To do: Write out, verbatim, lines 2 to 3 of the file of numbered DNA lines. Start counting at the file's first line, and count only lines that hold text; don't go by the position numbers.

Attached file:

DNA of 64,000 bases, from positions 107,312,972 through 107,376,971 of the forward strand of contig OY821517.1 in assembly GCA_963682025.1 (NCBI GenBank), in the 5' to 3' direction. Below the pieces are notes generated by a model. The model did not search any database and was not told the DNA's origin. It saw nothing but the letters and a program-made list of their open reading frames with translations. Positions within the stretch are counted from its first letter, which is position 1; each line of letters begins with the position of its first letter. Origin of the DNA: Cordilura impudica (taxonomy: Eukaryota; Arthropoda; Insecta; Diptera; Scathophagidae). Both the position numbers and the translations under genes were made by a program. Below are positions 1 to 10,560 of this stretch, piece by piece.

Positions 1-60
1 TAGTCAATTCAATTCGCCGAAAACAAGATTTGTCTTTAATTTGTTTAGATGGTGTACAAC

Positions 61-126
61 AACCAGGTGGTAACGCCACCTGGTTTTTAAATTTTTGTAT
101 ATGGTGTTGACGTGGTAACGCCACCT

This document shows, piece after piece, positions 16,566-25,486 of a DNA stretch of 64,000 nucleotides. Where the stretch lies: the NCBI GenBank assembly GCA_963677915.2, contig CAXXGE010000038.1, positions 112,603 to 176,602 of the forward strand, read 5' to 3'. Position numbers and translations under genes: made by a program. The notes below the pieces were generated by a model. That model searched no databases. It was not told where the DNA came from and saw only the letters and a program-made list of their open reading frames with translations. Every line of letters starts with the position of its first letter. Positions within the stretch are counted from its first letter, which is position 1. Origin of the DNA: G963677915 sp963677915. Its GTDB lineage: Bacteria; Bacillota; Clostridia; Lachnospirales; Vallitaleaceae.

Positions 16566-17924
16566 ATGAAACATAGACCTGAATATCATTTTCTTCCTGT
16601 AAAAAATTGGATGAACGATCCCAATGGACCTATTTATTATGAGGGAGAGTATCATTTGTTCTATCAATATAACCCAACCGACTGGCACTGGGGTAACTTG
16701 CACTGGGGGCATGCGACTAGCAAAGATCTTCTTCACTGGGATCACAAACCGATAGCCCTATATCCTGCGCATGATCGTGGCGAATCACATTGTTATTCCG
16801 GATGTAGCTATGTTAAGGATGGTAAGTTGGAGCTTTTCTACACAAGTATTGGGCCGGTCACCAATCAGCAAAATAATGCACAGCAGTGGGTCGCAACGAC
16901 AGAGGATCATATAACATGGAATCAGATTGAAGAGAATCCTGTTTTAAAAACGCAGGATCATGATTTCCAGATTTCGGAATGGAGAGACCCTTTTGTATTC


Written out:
Positions 1-60
1 TAGTCAATTCAATTCGCCGAAAACAAGATTTGTCTTTAATTTGTTTAGATGGTGTACAAC